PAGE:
After the road trial and before putting the car into production it was recommended that 37 modifications were made to the design to meet the conditions of Australia not seen or experienced on English roads. Additionally, changes were made to conform to the tastes of Australian motorists but would also stand up to the extremes of climate and the worst of outback roads. Some notable mods are: bench seat, relocated handbrake from centre to door side, new rubber sealing in all doors, boots and engine seals to prevent dust entry, stone guard for fuel tank and pump, different boot handle and number plate, NVH changes, steering modifications and gearing was reduced to improve acceleration and top end pull.

With the final sign off, production went ahead at the Zetland plant in Sydney NSW. An immediate success and one fortnight after going on sale buyers face a six week waiting list as BMC struggled to keep up with demand. The most popular colours of white and green were still wait-listed 2 weeks till the end of the year despite BMC raising the price by £19 in August. With a total of 17,701 sales, it is second only to the Volkswagen (with 22,291 sales) for the year in the 4 cyl market/class. By the end of May 1965, the Morris 1100 is outselling all its rivals except the Volkswagen 1200 beetle and clocks up its best year with 20,378 sales – no doubt helped by all the publicity, and actually eclipsing VW by the end of the year. Interesting to note that BMC Australia held 3 of the top 5 positions of cars sales in the 4cyl class. Quite an achievement!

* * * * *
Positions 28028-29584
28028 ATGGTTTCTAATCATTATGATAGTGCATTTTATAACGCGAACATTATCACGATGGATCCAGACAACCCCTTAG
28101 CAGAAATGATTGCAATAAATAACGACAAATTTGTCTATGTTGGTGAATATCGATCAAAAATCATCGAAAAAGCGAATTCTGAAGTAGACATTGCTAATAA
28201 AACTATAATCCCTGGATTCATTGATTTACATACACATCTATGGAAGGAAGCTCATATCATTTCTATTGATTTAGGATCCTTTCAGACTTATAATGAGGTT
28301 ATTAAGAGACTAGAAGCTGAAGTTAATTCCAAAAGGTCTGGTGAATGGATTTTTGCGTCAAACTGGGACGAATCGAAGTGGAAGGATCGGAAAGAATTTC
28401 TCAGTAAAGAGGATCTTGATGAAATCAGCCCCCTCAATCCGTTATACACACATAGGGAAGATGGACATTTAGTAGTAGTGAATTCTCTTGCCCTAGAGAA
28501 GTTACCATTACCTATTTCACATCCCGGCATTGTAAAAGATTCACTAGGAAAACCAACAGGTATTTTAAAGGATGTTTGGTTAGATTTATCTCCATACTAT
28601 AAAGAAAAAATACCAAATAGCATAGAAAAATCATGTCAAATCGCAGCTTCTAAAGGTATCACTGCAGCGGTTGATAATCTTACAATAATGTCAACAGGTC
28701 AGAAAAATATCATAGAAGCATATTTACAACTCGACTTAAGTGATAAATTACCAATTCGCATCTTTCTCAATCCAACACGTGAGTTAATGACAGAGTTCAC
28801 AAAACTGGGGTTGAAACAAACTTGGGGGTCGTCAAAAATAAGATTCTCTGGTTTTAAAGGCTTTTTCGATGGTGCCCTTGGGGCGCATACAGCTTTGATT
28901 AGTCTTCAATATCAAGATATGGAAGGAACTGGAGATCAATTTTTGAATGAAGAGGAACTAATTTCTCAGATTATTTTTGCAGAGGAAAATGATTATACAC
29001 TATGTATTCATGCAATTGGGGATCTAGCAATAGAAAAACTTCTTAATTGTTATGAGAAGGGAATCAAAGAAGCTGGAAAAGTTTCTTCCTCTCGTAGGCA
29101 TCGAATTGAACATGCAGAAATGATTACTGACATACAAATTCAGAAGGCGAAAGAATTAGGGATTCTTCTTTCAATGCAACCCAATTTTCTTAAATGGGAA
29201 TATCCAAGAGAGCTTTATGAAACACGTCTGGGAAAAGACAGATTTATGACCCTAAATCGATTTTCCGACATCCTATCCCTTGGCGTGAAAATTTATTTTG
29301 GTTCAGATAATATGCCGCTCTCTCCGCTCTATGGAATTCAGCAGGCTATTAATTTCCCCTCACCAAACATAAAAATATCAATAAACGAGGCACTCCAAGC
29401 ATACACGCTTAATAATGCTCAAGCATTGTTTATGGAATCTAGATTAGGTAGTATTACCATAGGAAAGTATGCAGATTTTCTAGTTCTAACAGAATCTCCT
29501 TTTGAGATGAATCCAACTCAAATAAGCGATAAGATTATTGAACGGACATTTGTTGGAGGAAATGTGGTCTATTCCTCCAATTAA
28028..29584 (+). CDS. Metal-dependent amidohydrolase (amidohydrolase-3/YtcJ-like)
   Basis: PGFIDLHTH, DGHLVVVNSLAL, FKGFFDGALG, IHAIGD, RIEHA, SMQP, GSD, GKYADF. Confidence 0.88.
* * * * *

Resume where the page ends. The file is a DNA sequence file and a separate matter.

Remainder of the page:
Another milestone, is that the Morris 1100 was awarded Wheels Car of the year in 1964. This was the second year it was awarded.  The award was originally conceived to give local car makers something more to strive for than simply the most sales.  Cars eligible for consideration in 1964 had to be wholly made in Australia or assembled here from imported components and must have been announced in Australia in the 12 months prior to the award announcement. Wheels summed up its decision in 1964 as follows: